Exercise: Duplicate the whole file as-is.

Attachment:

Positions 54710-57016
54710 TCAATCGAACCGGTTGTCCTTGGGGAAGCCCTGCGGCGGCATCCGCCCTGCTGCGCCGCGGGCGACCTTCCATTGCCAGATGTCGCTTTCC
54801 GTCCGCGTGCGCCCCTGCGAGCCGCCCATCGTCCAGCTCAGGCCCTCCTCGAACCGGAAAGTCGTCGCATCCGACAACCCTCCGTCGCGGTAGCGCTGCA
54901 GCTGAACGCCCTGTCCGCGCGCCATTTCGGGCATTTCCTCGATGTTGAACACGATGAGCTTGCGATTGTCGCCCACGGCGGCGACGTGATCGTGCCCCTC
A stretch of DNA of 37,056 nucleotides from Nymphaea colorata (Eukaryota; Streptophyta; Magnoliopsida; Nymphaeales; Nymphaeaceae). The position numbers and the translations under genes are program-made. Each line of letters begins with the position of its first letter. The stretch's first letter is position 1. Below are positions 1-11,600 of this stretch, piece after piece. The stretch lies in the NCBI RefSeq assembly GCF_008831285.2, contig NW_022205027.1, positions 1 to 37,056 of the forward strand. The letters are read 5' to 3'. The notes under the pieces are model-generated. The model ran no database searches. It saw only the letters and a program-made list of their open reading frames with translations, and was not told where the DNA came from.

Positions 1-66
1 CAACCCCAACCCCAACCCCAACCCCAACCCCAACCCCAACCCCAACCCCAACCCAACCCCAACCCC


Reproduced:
Positions 54710-57016
54710 TCAATCGAACCGGTTGTCCTTGGGGAAGCCCTGCGGCGGCATCCGCCCTGCTGCGCCGCGGGCGACCTTCCATTGCCAGATGTCGCTTTCC
54801 GTCCGCGTGCGCCCCTGCGAGCCGCCCATCGTCCAGCTCAGGCCCTCCTCGAACCGGAAAGTCGTCGCATCCGACAACCCTCCGTCGCGGTAGCGCTGCA
54901 GCTGAACGCCCTGTCCGCGCGCCATTTCGGGCATTTCCTCGATGTTGAACACGATGAGCTTGCGATTGTCGCCCACGGCGGCGACGTGATCGTGCCCCTC
A stretch of DNA of 37,056 nucleotides from Nymphaea colorata (Eukaryota; Streptophyta; Magnoliopsida; Nymphaeales; Nymphaeaceae). The position numbers and the translations under genes are program-made. Each line of letters begins with the position of its first letter. The stretch's first letter is position 1. Below are positions 1-11,600 of this stretch, piece after piece. The stretch lies in the NCBI RefSeq assembly GCF_008831285.2, contig NW_022205027.1, positions 1 to 37,056 of the forward strand. The letters are read 5' to 3'. The notes under the pieces are model-generated. The model ran no database searches. It saw only the letters and a program-made list of their open reading frames with translations, and was not told where the DNA came from.

Positions 1-66
1 CAACCCCAACCCCAACCCCAACCCCAACCCCAACCCCAACCCCAACCCCAACCCAACCCCAACCCC